OSI and TCP/IP Networking Models
The course is part of this learning path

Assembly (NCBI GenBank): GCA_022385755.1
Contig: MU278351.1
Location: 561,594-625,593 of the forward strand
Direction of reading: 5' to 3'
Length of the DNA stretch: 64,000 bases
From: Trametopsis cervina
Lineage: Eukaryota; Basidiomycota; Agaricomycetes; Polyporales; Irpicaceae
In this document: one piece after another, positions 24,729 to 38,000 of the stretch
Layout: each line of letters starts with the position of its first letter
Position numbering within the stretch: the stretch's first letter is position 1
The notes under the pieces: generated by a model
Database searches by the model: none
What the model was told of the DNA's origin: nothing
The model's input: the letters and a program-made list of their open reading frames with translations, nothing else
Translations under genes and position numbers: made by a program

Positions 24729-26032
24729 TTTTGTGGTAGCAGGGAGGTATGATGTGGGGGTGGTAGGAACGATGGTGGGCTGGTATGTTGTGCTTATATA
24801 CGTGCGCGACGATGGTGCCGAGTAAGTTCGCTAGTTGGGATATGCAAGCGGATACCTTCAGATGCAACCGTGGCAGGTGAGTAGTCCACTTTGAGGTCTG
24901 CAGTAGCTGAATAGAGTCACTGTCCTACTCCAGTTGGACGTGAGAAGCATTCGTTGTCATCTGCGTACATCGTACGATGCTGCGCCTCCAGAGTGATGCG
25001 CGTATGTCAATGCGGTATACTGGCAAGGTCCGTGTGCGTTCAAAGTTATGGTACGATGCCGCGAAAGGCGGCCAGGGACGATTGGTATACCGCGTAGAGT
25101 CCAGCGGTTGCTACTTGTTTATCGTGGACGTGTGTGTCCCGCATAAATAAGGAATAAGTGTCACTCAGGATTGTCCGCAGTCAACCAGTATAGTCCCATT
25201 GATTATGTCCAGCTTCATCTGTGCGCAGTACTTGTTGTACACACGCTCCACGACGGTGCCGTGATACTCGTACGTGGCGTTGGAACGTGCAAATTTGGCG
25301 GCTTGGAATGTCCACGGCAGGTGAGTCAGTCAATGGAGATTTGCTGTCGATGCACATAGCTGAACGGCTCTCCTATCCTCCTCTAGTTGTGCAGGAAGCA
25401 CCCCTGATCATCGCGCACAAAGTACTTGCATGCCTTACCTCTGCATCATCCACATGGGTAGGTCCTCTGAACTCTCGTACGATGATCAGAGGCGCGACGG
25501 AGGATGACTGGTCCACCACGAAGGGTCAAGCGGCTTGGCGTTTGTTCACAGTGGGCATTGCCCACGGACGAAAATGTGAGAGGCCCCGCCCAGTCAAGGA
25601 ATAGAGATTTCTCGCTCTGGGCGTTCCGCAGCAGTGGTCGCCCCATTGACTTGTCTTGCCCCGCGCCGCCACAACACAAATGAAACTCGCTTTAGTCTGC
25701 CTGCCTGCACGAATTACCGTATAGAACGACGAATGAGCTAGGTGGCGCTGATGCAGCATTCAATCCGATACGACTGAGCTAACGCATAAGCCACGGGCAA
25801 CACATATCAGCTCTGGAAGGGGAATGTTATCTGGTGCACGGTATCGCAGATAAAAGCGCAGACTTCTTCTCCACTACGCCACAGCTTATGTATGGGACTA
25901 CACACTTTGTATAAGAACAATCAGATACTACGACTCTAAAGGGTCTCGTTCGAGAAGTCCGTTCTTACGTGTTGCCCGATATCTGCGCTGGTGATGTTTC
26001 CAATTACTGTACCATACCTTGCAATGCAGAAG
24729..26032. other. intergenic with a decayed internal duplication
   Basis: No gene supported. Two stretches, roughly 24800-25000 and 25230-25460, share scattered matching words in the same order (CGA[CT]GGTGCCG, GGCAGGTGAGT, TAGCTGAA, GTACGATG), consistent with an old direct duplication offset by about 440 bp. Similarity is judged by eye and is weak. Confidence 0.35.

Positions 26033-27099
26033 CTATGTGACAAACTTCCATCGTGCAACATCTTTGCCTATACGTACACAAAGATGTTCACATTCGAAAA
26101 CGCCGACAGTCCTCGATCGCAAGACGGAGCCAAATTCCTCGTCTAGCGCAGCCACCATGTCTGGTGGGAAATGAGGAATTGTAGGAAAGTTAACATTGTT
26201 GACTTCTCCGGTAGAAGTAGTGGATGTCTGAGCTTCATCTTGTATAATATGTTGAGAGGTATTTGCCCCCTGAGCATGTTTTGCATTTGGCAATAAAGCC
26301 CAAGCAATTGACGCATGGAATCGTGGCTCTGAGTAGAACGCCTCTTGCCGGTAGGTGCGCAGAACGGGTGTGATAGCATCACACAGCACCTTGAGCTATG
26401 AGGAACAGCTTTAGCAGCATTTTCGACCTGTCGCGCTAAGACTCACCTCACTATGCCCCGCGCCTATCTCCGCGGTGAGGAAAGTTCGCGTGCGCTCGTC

This lecture will focus on the OSI networking model, and will dive into the details of each of its 7 layers. The OSI model was introduced in 1984. Designed to be an abstract model and teaching tool, the OSI model remains a useful tool for learning about today's network technologies such as Ethernet and protocols like IP. The OSI is maintained as a standard by the International Standards Organization.